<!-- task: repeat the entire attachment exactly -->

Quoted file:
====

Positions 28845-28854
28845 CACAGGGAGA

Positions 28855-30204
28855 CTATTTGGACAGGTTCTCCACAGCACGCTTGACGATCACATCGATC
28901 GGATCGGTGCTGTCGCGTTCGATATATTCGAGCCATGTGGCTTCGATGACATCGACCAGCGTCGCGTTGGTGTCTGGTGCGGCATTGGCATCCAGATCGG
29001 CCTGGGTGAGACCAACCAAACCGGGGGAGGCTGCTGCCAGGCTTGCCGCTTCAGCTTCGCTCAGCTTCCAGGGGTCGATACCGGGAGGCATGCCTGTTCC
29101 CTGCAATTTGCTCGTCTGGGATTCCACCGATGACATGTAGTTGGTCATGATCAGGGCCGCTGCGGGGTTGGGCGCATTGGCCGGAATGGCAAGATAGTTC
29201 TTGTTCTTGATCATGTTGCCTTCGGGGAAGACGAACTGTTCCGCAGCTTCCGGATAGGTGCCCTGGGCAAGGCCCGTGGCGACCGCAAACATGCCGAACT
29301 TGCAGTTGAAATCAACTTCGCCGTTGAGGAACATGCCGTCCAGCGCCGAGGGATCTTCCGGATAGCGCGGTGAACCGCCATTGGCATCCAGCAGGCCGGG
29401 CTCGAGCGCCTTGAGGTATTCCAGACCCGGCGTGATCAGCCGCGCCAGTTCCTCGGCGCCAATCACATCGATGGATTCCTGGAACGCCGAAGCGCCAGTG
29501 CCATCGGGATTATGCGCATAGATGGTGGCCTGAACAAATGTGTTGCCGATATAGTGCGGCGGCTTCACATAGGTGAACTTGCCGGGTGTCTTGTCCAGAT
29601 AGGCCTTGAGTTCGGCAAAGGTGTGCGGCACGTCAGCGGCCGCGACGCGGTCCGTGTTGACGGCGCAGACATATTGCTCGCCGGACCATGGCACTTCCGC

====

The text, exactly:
Positions 28845-28854
28845 CACAGGGAGA

Positions 28855-30204
28855 CTATTTGGACAGGTTCTCCACAGCACGCTTGACGATCACATCGATC
28901 GGATCGGTGCTGTCGCGTTCGATATATTCGAGCCATGTGGCTTCGATGACATCGACCAGCGTCGCGTTGGTGTCTGGTGCGGCATTGGCATCCAGATCGG
29001 CCTGGGTGAGACCAACCAAACCGGGGGAGGCTGCTGCCAGGCTTGCCGCTTCAGCTTCGCTCAGCTTCCAGGGGTCGATACCGGGAGGCATGCCTGTTCC
29101 CTGCAATTTGCTCGTCTGGGATTCCACCGATGACATGTAGTTGGTCATGATCAGGGCCGCTGCGGGGTTGGGCGCATTGGCCGGAATGGCAAGATAGTTC
29201 TTGTTCTTGATCATGTTGCCTTCGGGGAAGACGAACTGTTCCGCAGCTTCCGGATAGGTGCCCTGGGCAAGGCCCGTGGCGACCGCAAACATGCCGAACT
29301 TGCAGTTGAAATCAACTTCGCCGTTGAGGAACATGCCGTCCAGCGCCGAGGGATCTTCCGGATAGCGCGGTGAACCGCCATTGGCATCCAGCAGGCCGGG
29401 CTCGAGCGCCTTGAGGTATTCCAGACCCGGCGTGATCAGCCGCGCCAGTTCCTCGGCGCCAATCACATCGATGGATTCCTGGAACGCCGAAGCGCCAGTG
29501 CCATCGGGATTATGCGCATAGATGGTGGCCTGAACAAATGTGTTGCCGATATAGTGCGGCGGCTTCACATAGGTGAACTTGCCGGGTGTCTTGTCCAGAT
29601 AGGCCTTGAGTTCGGCAAAGGTGTGCGGCACGTCAGCGGCCGCGACGCGGTCCGTGTTGACGGCGCAGACATATTGCTCGCCGGACCATGGCACTTCCGC